Finally, you keep talking about Barth's 'presupposition-less' theology. I'm not quite sure what you mean. What presuppositions do you think he needs?

Geoff said...

Hey WTM, thanks for checking out my blog... I've really enjoyed reading yours over the past few months.

First, let me say that I'm not certain any presuppositions are actually needed. I just wonder if Barth's view has a tendency to make dialogue with others more difficult than it ought to be, and whether some additional presuppositions might be helpful in fostering dialogue.

For example, when dealing with certain philosophical ideas, one might, at a very basic level, presuppose the existence of the metaphysical without initially explicitly connecting it to God's self-revelation in Christ, not in an attempt to subject Christ or theology to a philosophical system, but simply to find common ground for speaking to another.

I totally agree with your statement that dialogue with another is honorable when it recognizes their uniqueness and allows them to speak. I think that's spot on.

I guess my concern with Barth's view of faith as "a rationality of a higher order" and his single "radical presupposition" of God's self-revelation in Jesus Christ is that, although I personally ascribe to that "presupposition", it seems to eliminate the possibility of theologically addressing other faiths and disciplines using their own "language."

Now, I suppose that begs the question, 'why do we need to speak with others using their language?', but I would respond that unless the attempt is made, we will only be talking past each other and not to each other. God's Word speaks in freedom, of course, but to communicate as humans we must learn each other's languages.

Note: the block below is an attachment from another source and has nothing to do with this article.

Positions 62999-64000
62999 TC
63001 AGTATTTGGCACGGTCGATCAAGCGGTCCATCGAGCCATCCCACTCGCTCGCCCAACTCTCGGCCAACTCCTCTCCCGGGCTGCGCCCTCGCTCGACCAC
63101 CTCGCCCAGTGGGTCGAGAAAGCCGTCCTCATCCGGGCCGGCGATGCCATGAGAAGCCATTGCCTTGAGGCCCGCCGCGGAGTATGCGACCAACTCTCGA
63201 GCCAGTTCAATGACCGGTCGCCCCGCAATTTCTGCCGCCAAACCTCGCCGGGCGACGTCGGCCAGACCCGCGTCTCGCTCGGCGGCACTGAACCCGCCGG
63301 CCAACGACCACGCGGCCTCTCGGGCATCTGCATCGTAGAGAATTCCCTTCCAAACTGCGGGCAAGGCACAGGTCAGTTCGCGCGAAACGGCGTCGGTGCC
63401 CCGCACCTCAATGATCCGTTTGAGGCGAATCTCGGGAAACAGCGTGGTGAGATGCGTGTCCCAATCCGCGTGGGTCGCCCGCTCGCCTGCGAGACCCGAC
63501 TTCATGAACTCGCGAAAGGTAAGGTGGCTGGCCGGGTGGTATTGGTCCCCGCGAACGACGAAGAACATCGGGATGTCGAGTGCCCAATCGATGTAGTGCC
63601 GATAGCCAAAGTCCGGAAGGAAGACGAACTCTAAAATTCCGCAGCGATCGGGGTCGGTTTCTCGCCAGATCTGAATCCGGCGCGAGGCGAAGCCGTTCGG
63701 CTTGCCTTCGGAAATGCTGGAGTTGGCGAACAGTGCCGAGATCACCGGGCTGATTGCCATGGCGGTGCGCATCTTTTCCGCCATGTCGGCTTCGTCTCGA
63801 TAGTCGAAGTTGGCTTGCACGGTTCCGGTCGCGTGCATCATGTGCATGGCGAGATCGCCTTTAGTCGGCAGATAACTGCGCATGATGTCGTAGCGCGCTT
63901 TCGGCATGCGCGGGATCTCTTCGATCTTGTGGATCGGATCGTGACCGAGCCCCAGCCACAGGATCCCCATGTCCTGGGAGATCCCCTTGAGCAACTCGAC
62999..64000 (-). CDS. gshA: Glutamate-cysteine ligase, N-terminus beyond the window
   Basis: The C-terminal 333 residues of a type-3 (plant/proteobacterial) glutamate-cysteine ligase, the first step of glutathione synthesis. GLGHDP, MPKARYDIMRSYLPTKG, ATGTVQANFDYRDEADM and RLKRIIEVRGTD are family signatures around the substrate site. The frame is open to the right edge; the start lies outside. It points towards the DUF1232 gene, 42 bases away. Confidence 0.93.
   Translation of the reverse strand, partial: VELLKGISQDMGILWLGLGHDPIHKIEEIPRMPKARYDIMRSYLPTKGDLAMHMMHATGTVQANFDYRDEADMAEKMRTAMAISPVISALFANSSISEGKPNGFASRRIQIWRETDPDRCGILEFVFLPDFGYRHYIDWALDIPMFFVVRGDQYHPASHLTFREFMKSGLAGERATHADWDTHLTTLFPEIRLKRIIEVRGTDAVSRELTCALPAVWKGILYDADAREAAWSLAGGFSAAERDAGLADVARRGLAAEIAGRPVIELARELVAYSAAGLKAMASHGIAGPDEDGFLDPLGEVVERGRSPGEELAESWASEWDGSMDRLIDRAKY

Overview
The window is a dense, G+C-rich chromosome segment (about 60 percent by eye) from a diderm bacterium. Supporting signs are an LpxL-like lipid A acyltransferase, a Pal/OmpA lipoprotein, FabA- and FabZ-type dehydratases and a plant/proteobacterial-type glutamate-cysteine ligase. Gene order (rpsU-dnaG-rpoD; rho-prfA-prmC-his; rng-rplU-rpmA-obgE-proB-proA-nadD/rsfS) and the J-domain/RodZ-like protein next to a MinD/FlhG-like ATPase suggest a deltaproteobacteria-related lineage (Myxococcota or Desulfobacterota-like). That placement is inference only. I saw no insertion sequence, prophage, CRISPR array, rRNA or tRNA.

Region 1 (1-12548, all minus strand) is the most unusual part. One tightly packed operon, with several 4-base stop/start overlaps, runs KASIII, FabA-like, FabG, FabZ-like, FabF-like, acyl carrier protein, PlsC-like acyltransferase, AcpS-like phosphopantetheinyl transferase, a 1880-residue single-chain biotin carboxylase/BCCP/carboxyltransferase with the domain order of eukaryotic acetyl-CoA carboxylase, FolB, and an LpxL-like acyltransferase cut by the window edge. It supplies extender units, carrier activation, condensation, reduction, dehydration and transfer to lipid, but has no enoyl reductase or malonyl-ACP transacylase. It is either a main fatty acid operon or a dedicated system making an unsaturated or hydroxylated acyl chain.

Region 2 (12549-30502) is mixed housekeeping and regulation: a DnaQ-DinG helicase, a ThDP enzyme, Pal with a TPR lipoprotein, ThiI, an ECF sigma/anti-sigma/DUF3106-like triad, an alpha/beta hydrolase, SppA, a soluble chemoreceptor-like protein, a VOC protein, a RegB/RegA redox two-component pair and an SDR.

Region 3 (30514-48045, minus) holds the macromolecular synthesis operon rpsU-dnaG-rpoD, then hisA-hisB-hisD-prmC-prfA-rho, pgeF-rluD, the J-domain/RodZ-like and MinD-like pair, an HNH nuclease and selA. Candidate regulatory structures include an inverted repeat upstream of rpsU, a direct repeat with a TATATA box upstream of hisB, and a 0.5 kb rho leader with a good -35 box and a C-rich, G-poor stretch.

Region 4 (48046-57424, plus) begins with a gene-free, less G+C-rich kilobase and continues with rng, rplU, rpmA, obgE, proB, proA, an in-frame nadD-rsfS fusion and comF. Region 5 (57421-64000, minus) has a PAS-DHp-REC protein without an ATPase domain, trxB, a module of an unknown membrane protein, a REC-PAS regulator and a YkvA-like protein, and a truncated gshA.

I think of Paul in the Areopagus (Acts 17), although he was from the start being a witness to Christ and his resurrection, he still took the time to connect what the Athenians believed (the unknown god) to Christianity, without subjecting his witness to that belief.

Barth may have rightly criticized Tillich for doing philosophy, not theology, (and clearly Tillich drifted far from orthodox Christianity in his later years), but I still think Tillich was at least trying to speak to people who understood a different language. Maybe it's just wishful thinking on my part, but I think our theology should similarly engage others, and I'm just trying to figure out whether Barth makes that easier or more difficult. Hope that makes some sense.